Did you love to read Aesop's Fables when you were younger? Many kids learning to read love those classic stories that stick with you all your life. The lessons they teach somehow just seem to grow in wisdom and importance as you get older.
For example, you're probably familiar with the story of the tortoise and the hare. In a nutshell, a boastful hare brags about his speed to a slow-moving tortoise. Tired of hearing the hare brag, the tortoise challenges him to a race. After a predictably quick start, the hare decides to take a nap midway through the race, since he's confident he'll win. However, he awakens to learn that the tortoise, crawling slowly but steadily, has won the race.
This story has been used to teach at least a couple of important lessons. One is about avoiding the dangers of overconfidence. The other goes something along the lines of "slow and steady wins the race."
So which animal are you? The tortoise or the hare? Do you rush around seeking to do things as quickly as possible? Or do you tackle your work at a slow, but steady pace? Whether you approach life like the tortoise or the hare can make a difference in the outcomes you'll see.
For example, some will say that you should avoid being like the hare. After all, he was overconfident and ultimately lost the race, right? Moreover, you may have heard teachers say from time to time that "haste makes waste." But what does that mean?
The old adage that "great haste makes great waste" is usually attributed to Benjamin Franklin. Most people interpret it to mean that the faster you do something, the more likely it is that you'll make mistakes.
Many teachers want you to approach your schoolwork thoughtfully and thoroughly. When you rush through your work just to get it done as quickly as possible, you often make silly mistakes that could've been avoided with a little more time and thought.
But does haste always make waste? Not necessarily! Some people are able to work quickly and efficiently while also maintaining a high level of quality in all that they do. Recent research by Vanderbilt University professors, however, lends some credence to the notion of haste making waste.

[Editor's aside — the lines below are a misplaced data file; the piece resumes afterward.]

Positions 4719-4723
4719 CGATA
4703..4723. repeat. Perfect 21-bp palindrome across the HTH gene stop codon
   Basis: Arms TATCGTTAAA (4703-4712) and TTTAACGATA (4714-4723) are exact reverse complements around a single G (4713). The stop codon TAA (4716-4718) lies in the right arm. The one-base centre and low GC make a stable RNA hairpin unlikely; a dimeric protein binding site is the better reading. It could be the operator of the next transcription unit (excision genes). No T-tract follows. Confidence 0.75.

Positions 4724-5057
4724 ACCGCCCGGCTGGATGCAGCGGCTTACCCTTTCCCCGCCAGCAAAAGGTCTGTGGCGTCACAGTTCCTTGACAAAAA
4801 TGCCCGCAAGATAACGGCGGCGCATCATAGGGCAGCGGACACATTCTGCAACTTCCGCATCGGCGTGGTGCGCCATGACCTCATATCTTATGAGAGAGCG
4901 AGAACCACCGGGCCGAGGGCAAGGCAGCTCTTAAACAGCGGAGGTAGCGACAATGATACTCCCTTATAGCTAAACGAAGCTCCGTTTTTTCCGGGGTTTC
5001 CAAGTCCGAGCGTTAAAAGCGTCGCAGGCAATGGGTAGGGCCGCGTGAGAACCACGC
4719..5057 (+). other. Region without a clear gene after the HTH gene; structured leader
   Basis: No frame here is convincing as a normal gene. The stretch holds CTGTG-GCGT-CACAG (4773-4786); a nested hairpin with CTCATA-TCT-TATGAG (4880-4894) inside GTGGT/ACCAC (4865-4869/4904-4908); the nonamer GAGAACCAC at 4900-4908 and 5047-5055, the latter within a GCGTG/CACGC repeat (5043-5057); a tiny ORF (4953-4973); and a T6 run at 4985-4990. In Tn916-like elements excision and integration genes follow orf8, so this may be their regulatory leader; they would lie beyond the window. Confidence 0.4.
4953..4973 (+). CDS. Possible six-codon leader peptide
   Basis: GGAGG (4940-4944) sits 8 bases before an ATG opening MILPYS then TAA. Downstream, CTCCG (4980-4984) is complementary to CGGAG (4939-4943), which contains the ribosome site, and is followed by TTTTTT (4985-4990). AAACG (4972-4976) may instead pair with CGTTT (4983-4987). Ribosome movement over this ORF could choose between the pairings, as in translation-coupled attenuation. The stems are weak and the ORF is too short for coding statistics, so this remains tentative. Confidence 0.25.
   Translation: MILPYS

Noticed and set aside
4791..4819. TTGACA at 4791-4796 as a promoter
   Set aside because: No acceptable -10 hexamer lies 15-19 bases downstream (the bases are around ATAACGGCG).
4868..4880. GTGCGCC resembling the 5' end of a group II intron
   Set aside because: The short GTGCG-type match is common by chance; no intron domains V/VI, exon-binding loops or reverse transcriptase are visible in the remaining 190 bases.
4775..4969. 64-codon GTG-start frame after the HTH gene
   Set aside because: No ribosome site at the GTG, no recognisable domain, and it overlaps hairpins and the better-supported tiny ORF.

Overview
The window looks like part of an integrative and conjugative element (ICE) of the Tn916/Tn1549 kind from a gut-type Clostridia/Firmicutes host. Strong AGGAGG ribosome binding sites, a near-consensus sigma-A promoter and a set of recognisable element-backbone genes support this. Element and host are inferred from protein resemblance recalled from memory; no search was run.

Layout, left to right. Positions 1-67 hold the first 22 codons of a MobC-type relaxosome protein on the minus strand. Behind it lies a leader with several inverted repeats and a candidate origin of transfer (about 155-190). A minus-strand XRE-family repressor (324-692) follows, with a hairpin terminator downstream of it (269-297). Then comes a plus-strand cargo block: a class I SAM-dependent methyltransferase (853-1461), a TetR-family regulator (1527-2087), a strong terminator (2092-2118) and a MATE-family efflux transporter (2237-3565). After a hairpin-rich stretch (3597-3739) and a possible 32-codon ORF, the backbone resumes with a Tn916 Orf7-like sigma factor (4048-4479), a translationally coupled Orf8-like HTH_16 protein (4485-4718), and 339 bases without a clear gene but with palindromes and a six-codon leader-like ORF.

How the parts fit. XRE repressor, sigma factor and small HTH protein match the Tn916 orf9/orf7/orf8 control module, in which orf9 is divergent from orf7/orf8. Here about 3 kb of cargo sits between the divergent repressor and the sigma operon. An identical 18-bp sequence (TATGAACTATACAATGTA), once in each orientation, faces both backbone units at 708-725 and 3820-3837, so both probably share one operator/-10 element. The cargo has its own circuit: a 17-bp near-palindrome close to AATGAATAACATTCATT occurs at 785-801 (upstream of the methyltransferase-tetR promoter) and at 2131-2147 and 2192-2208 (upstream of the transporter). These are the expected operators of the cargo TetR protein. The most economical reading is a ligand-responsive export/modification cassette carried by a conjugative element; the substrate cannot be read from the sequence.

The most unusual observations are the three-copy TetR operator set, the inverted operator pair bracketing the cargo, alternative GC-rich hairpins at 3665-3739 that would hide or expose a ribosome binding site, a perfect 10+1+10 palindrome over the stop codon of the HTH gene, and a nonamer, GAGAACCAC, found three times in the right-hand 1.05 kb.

Researchers found that the brain switches into a special mode when forced to make rapid decisions. Overall, there appears to be a tradeoff between speed and accuracy. As the brain makes decisions more quickly, those decisions are usually based upon less information, which often leads to a greater likelihood of mistakes.
When you approach things like the tortoise, you methodically and steadily work toward your goal. You might not arrive there first, but then again you might! In any case, you're likely to make fewer mistakes and you might just enjoy the journey more than the hare.
According to author Greg Anderson, you should "[f]ocus on the journey, not the destination. Joy is found not in finishing an activity but in doing it." If you look at life like a race, it's not the finish line that stands out. Instead, it's all the time you spent getting there that really matters.
Goals are great to seek, but often the milestones and achievements aren't what we remember. In the end, the most memorable and important parts of our lives are the journeys we went on, not the destinations we reached. So be the hare when you have to, but always remember that the slow and steady journey is what you'll remember and treasure the most.